H I G H L I G H T S
• CHINA’S AFRICA STRATEGY
CHINA’S AFRICA STRATEGY
Based on the writings of Chinese stategists, Nadege Rolland of the Washington-based National Bureau of Asian Research concludes in the report “A New Great Game? Situating Africa in China’s Strategic Thinking” that Beijing has an emerging, but seemingly informal, strategy regarding Africa. China “aims at making the continent fit into a new subsystem comprising much of the ‘global South’ that China aspires to dominate.” By persuading African governments to endorse Chinese institutions and ideology and even adopt aspects of China’s polity and economy, Beijing seeks to “outflank” US-led attempts to isolate China internationally. “Contrary to Beijing’s protestations, and despite the skepticism of many Western observers, China is in fact preparing to export its model to Africa,” she writes.
The strategy includes interest in the obvious interests in the continent’s natural resources, one reason China has become Africa’s largest creditor and the largest financier of African infrastructure. China constructs one in three of all infrastructure projects in Africa and over 10,000 Chinese firms operate there. While China’s Africanists make no mention of it, says Rolland, Beijing’s military strategists are likely looking at opportunities along the west and east African coasts.
Rolland traces the present African strategy to Chinese Academy of Social Sciences conferences on the future of Chinese foreign policy held in 2013. These in turn led the National Planning Office of Philosophy and Social Sciences awarding annual grants for research projects furthering the themes decided by these conferences. In 2015 nearly a dozen grants were about regarding Africa. The National Planning Office reports to the Chinese Communist Party’s Central Leading Group for Propaganda and Ideological Work.
The projects sought to answer the question: what kind of Africa strategy does China need, and how should it be implemented? The research led to 13 policy-relevant reports, 10 of which were formally endorsed by national and provincial state and party organs; 32 academic papers; a series of academic conferences and think tank workshops held in both China and Africa; and over 20 additional reports published internationally.
The project head, Zhang Hongming, divided China’s interests in Africa into three main categories: core (hexin), important (zhongyao), and general (yiban). The core issue is the continuing support for Taiwan among some African states. In recent years, said one Chinese scholar, Africa has become the “main battlefield for diplomatic competition between the two sides of the Taiwan Strait.” The important Africa issues include obvious economic issues like expanding exports and developing mineral resources. But they also include winning African support against attacks on China’s human rights record. General issues are a grab bag of almost everything else.
The economic writings noted that as China loses its advantages as a low-cost manufacturer a transfer of industries to Africa, which needs labour-intensive industries, would be a win-win for both. “The only place in the world that can undertake such a large-scale transfer of labour-intensive industries [from China] is Africa,” says one paper. This, argues scholar Xue Li, would also allow Chinese firms to bypass trade barriers imposed by the West. Other papers noted that in areas like overseas aid, development assistance, peacekeeping and so on Africa was the perfect place for China to show itself to be a responsible global player.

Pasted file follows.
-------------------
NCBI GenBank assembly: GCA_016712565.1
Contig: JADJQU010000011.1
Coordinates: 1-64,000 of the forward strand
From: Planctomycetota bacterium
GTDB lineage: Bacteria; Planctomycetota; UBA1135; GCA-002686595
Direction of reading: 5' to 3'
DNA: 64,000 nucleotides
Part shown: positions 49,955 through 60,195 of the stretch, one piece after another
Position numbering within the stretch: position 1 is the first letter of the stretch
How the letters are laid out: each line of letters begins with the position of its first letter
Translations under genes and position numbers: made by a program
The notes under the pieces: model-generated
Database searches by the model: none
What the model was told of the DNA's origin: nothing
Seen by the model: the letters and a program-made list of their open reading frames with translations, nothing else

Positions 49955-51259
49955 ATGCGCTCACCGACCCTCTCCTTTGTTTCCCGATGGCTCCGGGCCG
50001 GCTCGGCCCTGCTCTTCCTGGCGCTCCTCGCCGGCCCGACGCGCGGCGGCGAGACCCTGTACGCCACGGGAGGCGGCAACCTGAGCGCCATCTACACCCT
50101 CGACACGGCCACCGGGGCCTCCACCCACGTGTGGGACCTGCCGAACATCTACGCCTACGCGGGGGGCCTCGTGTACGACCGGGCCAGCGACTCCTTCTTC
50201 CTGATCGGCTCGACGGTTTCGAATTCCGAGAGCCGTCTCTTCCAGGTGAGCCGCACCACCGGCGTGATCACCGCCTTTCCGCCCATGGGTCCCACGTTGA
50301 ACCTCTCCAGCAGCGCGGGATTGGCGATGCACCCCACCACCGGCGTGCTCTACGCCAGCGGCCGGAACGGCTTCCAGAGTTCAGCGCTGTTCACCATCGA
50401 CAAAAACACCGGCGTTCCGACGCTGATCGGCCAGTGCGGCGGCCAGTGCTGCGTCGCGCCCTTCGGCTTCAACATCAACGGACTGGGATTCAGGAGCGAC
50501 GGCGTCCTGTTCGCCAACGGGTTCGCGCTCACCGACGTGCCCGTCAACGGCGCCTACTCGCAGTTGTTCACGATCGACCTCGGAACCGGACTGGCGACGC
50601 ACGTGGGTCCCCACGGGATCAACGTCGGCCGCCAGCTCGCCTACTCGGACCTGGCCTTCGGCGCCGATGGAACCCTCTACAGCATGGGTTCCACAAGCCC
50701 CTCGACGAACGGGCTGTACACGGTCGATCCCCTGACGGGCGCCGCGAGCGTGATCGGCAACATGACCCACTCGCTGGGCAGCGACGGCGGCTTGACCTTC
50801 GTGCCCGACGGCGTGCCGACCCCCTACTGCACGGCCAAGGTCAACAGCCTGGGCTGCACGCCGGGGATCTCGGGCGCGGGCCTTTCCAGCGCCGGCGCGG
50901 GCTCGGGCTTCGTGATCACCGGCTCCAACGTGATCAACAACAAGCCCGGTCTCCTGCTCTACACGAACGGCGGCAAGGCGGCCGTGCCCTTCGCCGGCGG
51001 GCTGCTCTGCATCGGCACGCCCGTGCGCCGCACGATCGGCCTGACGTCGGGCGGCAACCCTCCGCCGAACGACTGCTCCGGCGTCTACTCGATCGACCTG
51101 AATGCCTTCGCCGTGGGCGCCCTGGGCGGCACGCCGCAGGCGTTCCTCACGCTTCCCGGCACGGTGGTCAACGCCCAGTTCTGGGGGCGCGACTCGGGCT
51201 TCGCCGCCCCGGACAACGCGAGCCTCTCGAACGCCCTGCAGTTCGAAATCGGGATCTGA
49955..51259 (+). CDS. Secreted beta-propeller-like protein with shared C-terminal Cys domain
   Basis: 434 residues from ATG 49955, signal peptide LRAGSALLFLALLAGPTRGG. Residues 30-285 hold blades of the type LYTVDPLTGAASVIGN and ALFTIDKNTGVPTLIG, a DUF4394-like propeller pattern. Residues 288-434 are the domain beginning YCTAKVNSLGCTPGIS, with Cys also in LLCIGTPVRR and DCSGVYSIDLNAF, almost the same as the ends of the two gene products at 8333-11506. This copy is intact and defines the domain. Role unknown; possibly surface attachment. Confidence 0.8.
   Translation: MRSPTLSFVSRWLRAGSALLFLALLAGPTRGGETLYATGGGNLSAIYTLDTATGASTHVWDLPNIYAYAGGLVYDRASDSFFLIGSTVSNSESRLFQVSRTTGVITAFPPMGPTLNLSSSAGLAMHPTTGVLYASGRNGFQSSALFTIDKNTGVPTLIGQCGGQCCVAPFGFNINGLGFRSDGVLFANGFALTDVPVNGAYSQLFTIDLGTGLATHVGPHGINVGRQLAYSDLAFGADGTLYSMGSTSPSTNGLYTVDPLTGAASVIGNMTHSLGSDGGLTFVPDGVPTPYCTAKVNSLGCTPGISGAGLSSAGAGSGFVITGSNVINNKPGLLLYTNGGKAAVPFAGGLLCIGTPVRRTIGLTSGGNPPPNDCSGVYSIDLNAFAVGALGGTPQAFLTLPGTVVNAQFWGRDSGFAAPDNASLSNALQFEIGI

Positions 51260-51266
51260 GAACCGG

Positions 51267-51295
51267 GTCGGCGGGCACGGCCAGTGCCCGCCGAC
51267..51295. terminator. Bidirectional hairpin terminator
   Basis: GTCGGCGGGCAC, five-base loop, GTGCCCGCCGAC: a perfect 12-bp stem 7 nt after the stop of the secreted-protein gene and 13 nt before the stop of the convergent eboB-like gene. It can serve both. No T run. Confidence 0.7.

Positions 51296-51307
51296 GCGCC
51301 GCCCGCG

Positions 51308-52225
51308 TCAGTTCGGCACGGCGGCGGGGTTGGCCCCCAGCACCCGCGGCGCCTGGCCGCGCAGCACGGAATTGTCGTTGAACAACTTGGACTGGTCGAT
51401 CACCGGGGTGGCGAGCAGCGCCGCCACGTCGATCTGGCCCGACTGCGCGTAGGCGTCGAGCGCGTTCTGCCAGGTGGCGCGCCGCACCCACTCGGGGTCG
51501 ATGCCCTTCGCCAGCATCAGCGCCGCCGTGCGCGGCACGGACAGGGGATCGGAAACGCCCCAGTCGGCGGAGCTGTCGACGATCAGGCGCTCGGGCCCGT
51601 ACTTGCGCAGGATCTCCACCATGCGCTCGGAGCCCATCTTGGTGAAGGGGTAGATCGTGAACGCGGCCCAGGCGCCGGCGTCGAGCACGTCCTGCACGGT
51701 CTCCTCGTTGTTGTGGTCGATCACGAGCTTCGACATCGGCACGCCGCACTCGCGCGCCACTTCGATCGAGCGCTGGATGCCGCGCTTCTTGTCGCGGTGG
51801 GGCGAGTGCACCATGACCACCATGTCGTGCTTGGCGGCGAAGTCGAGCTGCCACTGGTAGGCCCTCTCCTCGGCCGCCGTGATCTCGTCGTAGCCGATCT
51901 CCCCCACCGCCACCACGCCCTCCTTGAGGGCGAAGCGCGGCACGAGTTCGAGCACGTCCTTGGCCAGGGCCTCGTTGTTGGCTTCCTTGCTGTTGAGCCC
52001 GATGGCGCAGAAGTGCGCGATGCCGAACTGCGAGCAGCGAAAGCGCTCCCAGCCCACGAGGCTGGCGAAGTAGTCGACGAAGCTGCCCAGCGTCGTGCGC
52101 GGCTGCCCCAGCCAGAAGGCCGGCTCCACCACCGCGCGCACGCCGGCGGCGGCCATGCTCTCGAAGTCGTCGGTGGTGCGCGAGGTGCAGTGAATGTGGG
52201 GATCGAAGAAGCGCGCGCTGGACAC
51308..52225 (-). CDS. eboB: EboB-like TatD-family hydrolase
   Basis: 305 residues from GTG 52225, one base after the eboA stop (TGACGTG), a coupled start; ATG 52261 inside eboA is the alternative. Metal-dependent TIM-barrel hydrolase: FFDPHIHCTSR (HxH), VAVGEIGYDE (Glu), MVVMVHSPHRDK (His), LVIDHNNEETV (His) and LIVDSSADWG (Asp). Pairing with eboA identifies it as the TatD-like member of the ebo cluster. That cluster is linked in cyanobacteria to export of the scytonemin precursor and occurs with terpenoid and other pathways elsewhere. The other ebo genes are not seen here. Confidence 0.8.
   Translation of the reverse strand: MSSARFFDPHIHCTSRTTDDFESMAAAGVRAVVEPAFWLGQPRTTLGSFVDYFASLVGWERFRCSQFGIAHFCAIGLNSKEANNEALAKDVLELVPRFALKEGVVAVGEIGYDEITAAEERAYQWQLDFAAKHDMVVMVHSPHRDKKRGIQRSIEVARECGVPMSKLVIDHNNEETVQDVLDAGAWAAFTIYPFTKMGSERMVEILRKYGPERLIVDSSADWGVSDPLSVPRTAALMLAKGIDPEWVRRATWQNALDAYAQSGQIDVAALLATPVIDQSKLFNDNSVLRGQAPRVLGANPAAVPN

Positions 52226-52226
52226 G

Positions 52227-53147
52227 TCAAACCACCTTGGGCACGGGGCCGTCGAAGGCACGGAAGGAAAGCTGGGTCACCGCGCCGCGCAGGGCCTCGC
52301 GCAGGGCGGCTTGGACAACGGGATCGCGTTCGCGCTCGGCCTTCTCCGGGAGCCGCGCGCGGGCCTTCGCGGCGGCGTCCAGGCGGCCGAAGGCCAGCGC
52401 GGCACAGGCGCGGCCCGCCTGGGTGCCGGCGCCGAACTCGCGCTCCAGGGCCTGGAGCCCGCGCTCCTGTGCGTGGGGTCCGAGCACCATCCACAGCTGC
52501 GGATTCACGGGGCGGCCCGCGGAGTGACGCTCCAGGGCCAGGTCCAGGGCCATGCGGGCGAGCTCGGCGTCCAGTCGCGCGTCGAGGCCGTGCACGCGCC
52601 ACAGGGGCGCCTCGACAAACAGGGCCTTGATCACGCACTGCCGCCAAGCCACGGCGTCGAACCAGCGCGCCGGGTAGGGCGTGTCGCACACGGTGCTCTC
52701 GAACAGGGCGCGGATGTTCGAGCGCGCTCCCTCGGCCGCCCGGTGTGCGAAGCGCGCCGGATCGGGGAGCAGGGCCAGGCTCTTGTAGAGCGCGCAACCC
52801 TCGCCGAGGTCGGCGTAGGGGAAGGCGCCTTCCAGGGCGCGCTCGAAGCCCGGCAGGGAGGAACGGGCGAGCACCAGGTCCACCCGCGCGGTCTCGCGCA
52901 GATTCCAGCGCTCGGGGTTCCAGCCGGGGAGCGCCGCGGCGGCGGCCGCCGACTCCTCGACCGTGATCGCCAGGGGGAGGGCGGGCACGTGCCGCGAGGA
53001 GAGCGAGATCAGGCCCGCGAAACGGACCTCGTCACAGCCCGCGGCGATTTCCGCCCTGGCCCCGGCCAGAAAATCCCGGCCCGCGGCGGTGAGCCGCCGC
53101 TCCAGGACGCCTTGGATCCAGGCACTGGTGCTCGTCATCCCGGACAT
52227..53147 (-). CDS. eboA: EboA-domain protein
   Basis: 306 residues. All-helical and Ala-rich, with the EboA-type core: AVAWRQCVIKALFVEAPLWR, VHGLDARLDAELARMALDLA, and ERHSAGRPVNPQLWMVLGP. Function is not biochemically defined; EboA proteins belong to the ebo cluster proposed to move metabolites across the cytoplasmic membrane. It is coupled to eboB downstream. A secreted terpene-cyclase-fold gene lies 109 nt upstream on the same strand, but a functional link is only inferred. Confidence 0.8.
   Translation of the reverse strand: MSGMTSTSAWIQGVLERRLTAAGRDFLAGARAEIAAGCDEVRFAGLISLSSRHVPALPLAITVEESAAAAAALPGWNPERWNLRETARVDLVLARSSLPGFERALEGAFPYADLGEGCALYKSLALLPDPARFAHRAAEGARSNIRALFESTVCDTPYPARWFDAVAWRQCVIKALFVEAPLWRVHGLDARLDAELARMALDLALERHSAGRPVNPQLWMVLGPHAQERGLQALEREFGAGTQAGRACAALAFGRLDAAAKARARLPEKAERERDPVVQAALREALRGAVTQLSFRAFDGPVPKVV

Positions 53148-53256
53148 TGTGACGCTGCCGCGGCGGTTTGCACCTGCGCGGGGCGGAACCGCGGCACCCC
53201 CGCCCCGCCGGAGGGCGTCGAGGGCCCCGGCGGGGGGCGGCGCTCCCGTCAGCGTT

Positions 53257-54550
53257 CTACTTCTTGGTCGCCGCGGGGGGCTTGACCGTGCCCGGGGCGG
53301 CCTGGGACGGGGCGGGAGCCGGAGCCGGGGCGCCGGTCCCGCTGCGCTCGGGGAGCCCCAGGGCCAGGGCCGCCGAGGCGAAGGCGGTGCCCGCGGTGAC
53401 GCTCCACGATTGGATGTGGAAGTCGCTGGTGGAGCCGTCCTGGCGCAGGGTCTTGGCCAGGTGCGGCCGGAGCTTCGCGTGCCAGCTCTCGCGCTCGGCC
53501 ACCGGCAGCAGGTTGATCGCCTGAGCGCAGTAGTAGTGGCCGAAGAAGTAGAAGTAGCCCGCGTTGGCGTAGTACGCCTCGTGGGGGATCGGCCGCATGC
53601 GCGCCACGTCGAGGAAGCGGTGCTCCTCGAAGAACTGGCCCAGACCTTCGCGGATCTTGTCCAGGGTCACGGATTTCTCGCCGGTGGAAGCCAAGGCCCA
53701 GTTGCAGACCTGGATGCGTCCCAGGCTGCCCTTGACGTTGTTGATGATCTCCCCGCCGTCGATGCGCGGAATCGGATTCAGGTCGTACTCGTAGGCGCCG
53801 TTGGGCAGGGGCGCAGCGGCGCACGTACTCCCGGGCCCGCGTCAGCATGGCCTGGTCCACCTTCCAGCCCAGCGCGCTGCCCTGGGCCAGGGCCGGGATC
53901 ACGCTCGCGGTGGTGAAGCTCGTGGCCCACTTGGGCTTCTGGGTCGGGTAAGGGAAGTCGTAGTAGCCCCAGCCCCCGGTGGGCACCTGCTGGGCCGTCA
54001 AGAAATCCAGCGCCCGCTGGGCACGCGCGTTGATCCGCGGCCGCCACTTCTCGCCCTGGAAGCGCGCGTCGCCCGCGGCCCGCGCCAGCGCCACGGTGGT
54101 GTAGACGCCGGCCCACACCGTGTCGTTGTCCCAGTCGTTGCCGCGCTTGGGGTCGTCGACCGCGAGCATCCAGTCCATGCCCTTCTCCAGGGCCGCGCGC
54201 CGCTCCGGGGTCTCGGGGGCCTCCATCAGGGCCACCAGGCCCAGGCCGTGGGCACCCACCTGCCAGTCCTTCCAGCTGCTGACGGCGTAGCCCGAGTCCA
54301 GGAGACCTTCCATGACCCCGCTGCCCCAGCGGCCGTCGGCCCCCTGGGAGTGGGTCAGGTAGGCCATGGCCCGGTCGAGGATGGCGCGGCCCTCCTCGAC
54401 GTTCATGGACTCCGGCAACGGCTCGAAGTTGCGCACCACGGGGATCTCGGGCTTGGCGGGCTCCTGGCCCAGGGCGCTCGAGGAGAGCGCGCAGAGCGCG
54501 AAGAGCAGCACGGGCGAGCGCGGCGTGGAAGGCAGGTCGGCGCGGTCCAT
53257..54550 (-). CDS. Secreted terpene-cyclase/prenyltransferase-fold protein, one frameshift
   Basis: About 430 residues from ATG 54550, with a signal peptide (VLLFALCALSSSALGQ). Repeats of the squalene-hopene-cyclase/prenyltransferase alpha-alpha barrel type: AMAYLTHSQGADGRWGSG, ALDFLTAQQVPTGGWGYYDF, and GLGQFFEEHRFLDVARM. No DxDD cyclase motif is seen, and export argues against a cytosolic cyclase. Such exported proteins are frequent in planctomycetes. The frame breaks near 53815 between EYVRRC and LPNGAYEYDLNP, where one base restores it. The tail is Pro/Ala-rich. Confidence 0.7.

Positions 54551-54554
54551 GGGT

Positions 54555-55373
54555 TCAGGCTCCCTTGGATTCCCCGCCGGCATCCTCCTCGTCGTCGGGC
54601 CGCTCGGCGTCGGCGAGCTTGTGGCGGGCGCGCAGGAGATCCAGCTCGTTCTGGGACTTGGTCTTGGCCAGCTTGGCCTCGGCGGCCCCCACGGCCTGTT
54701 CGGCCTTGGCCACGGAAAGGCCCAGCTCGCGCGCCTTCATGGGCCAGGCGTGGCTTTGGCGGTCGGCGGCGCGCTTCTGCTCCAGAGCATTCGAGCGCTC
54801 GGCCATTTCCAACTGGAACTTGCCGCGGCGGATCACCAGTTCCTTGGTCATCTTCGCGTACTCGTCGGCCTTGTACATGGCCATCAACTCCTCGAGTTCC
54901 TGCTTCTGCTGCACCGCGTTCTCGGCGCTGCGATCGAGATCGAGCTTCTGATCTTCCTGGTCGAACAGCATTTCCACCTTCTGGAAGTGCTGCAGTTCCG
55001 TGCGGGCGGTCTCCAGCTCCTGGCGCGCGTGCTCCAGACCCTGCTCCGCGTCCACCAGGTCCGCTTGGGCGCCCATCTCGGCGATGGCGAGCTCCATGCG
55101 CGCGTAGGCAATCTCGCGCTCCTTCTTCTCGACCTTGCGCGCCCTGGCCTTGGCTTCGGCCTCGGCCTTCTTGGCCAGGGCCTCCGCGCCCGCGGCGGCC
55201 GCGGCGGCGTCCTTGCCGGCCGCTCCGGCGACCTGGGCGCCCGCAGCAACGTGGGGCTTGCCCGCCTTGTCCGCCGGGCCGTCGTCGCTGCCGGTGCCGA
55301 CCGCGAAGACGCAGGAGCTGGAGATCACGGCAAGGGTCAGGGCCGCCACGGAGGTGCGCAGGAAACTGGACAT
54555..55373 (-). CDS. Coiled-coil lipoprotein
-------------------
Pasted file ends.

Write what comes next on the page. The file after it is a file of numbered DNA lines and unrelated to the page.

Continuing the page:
Further studies led to a final paper submitted to Beijing in 2016. In this, Zhang argued any Africa strategy should be integrated within the “great game of China’s diplomacy, security and development strategy. Two concepts appear regularly: strategic fulcrum and exterior lines. The first harks back to when outreach to Africa under Mao Zedong helped China avoid international isolation during the Cold War. The second to a military and diplomatic strategy to counter a stronger adversary by avoiding direct confrontation and instead reaching out through “exterior lines,” that is parts of the world beyond East Asia such as Africa. Zhang believes Africa is “the weak link in the US global strategy layout.” Rolland says Chinese strategists see their struggle with the US in Africa as largely “political and discursive” with Africa providing endorsements of Chinese institutional and political practices, providing Beijing diplomatic support in international bodies.
A detailed 2017 report by the CASS scholar He Wenping looked at how “China’s experience” can be transferred to African countries. African countries generally admire China’s economic achievements, but take different views about China’s authoritarianism. It noted that leaders who studied in the West, such as Alassane Ouattara of Côte d’Ivoire and Ellen Johnson Sirleaf of Liberia, “mostly agree with the promotion of Western values such as ‘democracy,’ ‘freedom,’ and ‘human rights.’” Those that espouse “traditional African values” like Ethiopia and Zimbabwe are more supportive of Beijing’s political culture. Two Chinese innovations, the special economic zones and industrial parks that merge infrastructure and skills development, and its political training and party building methods are cited as worthy of export to Africa. But Chinese analysts admit they face challenges in Africans’ emphasis on “independent development” and preference for “pragmatic” diplomacy playing one great power against another. Another is the strong African support for multiparty democracy. Chinese strategists clearly envisage Africa as a testing ground and the “first step leading to a greater community of common destiny” that will link “the China dream with the African dream, the Arab dream, and even the world dream.”